READ MORE: Envoy: Security law addresses needs of people in HKSAR

Hong Kong’s National Security Law made world headlines when it was enacted.

Some Western governments and politicians have been ramping up pressure on the SAR and Beijing, citing “loss of confidence” and “fear” of the law.

Cross noted that the National Security Law is also welcomed by local business chambers, banks and major hotel groups because it shows that peace is returning to the streets and business can function again

Britain, Canada and Australia suspended extradition agreements with Hong Kong and warned their citizens against coming to the city. The US government even slapped economic sanctions on 11 incumbent or former officials of the central government and the HKSAR it deemed responsible for the law’s enactment.

“It’s all orchestrated by the US State Department, particularly (Secretary of State) Mike Pompeo. They know that Hong Kong is important to China in various ways as a banking and legal center. And if they can harm Hong Kong, they think this will somehow undermine China too. That’s why they want to inflict maximum harm. But, I don’t believe they’ll succeed,” Cross said.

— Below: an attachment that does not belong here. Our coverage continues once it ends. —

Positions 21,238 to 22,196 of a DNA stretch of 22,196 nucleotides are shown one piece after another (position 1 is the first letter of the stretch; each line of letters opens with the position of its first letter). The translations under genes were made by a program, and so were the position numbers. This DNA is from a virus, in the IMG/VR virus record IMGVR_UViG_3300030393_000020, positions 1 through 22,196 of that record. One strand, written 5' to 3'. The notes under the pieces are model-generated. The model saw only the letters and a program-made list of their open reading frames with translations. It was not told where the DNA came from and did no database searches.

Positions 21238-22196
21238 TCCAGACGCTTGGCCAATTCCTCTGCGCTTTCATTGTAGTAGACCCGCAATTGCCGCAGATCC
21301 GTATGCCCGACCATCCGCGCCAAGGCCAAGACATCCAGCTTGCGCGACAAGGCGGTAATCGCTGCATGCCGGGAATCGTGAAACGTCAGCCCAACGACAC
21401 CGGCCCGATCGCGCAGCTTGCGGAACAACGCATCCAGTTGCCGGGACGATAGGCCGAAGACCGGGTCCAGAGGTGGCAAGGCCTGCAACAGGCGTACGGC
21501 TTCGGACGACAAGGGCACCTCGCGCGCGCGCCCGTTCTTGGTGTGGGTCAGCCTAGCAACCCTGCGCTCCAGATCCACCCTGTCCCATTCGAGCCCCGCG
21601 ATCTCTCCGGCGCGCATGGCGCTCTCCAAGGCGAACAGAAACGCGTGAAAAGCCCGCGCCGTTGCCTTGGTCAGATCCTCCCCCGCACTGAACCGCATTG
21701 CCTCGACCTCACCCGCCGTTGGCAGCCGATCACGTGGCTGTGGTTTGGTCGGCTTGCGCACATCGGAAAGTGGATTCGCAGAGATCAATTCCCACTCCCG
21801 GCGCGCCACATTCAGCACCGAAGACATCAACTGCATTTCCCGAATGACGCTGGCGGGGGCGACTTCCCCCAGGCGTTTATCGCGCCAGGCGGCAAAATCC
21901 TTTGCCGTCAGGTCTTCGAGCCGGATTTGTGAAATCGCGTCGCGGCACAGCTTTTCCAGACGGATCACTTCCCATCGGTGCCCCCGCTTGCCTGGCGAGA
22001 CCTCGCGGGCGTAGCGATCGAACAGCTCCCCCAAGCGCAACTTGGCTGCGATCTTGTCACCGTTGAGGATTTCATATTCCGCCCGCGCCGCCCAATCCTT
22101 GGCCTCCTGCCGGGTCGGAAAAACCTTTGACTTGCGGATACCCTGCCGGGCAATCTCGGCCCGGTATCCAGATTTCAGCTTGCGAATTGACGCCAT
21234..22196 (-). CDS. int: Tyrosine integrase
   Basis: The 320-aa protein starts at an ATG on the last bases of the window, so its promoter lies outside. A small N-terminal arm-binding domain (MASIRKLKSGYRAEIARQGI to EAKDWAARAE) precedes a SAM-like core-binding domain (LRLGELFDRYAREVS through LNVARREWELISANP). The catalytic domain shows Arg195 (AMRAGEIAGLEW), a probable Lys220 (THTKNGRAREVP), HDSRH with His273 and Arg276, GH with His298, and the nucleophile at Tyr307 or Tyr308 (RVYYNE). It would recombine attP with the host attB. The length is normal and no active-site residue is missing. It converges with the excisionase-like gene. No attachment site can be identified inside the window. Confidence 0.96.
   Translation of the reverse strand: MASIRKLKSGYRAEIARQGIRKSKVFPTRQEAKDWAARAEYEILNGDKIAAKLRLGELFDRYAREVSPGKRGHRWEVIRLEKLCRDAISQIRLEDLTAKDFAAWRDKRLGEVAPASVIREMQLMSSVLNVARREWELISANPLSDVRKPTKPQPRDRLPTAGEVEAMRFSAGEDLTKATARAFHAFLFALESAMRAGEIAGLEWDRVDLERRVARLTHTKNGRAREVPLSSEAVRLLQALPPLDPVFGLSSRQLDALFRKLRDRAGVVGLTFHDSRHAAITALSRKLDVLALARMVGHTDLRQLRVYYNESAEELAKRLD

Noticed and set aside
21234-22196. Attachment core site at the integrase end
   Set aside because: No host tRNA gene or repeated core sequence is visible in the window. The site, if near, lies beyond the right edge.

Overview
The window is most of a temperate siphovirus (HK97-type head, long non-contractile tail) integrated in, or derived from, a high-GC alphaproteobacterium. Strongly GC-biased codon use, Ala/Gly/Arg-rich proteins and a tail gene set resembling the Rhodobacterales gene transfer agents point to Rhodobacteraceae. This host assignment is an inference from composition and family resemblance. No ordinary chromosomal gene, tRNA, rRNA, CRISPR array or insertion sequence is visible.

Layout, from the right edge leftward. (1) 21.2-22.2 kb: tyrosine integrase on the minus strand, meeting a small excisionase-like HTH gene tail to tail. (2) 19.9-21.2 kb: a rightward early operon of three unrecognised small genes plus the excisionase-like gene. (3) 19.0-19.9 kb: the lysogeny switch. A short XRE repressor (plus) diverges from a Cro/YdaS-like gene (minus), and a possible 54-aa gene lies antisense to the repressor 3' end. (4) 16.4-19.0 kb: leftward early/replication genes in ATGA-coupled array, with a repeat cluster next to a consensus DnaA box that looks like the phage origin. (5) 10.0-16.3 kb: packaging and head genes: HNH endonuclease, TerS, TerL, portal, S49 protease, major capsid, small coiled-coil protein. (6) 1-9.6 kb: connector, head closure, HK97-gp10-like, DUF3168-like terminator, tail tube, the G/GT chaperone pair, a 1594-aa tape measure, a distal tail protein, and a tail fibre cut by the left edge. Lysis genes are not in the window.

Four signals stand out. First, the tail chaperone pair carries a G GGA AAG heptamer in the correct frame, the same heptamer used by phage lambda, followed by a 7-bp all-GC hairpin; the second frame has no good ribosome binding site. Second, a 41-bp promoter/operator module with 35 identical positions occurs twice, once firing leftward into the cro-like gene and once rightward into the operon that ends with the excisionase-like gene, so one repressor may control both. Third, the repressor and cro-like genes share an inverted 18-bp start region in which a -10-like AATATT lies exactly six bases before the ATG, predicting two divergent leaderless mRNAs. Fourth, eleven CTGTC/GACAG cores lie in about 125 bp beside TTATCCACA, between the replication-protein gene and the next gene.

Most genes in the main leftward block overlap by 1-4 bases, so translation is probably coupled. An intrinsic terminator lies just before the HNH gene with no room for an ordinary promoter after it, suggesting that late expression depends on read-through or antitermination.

READ MORE: West ‘dreads losing spying toehold’ in HK

‘Useful idiot’

In his view, Hong Kong fugitive Nathan Law Kwun-chung is no more than a “useful idiot” — a saying in England that refers to people who can be easily manipulated in order to further the political agenda of certain powers and agencies.

Law, 27, is a co-founder of the disbanded Hong Kong localist group Demosisto.

State broadcaster CCTV reported in August that Law, along with five other radicals, is wanted by Hong Kong police on suspicion of violating the city’s National Security Law. He fled for the United Kingdom in June and has since been actively working with foreign politicians in an “international alliance” against China.

Law was recently named by Time magazine as one of the “100 most influential people” of the year.

Cross noted that the list is based on that magazine’s readership and people can be included for either good or bad things they’ve done. “Some people just overlook that,” he pointed out.

READ MORE: Lawlessness and lies in fantasy politics: Let justice and truth ultimately prevail

He said Law has been working for some time to advance US interests and undermine the interests of China. The fugitive was among the group of people who asked the US in September last year to pass the “Hong Kong Human Rights and Democracy Act” which commits the US to supporting the protests in Hong Kong and calls for sanctions and other diplomatic actions if Hong Kong is pronounced “insufficiently autonomous”.

“He spent a lot of time running down China and Hong Kong in the UK and the US. He has made a lot of people in various parts of the world worry about Hong Kong and China. And to that extent, he has been influential.

“But it’s certainly not an honorable thing for him to have done so much damage to his own country and his home city. And it’s not the sort of thing I think any decent young person in Hong Kong would want to emulate,” said Cross.